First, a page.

The United Kingdom and Indonesia are expected to announce a “Forest Deal” to end and reverse deforestation by 2030 on November 2 at the global summit on climate change.
Whether this is cause for celebration will depend on who will sign on to it, how ambitious its goals are, whether it centers human rights as a pillar for preserving forests, its accountability systems, and whether it signals increased ambition from previous initiatives.
Deforestation is the second-largest source of greenhouse gas emissions, after the combustion of fossil fuels. Today, the leading driver of deforestation is industrial agriculture, and most forest clearance is presumed to be illegal.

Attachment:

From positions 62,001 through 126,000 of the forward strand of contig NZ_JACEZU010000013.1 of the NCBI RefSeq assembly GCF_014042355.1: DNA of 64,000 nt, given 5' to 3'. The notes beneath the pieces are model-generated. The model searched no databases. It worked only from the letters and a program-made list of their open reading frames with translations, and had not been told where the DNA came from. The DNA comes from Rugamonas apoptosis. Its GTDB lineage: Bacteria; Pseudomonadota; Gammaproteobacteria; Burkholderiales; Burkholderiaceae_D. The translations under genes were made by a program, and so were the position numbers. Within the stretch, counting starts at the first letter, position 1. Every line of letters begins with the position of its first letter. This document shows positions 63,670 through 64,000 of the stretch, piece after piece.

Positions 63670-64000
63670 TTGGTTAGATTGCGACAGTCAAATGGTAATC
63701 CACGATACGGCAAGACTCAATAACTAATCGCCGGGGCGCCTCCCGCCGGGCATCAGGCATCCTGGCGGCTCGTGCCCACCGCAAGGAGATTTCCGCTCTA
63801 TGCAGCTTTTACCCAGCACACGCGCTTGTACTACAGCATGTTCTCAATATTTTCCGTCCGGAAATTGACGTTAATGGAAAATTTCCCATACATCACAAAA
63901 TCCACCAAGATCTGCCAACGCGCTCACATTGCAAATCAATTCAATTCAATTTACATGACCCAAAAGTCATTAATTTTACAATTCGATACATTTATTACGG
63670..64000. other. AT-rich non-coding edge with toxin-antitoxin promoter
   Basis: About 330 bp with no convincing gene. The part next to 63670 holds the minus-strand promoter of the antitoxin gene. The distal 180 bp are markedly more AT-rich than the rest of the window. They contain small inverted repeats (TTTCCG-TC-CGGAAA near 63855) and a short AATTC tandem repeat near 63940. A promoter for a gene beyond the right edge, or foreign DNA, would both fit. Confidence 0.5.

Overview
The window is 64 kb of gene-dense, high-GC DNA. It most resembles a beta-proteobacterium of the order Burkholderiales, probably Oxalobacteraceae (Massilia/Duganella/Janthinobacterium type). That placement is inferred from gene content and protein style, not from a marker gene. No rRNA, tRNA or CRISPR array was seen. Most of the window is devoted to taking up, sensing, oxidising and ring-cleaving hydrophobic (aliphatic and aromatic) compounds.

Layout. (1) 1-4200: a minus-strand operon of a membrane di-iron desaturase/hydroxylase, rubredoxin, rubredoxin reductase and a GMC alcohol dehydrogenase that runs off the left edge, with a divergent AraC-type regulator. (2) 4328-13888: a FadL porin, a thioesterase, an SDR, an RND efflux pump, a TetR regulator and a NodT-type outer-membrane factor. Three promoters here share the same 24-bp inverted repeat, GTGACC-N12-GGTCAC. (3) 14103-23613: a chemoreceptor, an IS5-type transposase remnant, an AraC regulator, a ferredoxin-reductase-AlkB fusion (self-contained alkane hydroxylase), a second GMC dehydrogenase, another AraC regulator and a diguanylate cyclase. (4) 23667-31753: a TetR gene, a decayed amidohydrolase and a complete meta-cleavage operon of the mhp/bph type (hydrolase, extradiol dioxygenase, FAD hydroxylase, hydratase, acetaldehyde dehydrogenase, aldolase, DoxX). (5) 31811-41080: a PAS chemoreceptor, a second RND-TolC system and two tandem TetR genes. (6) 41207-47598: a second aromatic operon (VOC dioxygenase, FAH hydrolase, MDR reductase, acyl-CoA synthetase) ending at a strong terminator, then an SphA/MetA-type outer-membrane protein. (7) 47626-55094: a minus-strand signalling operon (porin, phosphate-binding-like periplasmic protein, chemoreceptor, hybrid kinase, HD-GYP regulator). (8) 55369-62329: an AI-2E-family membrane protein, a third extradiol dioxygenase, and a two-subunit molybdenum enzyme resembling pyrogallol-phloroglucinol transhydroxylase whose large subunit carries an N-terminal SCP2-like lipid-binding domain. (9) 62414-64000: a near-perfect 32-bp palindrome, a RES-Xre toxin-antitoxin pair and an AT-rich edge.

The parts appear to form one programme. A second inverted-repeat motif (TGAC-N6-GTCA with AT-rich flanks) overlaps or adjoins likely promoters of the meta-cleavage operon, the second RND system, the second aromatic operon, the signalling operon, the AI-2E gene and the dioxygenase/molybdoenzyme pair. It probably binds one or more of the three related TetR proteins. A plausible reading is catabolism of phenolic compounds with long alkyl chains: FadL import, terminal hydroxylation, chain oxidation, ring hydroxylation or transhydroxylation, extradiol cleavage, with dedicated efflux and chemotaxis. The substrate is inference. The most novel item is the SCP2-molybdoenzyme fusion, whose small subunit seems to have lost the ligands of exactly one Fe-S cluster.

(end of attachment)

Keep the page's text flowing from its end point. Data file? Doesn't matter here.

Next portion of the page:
Preserving forests is fundamental to enable these ecosystems to continue performing their function as sponges that absorb and store carbon, regulate weather patterns, and provide for millions of peoples’ livelihoods.
The forthcoming deal follows months of opaque negotiations chaired by the UK and Indonesia under the Forest, Agriculture and Commodity Trade (FACT) Dialogue that began in February. It aimed at reuniting the world’s largest producers and consumers of agricultural commodities driving global deforestation. Civil society was invited to provide input through regional consultations but without direct interaction with public officials.
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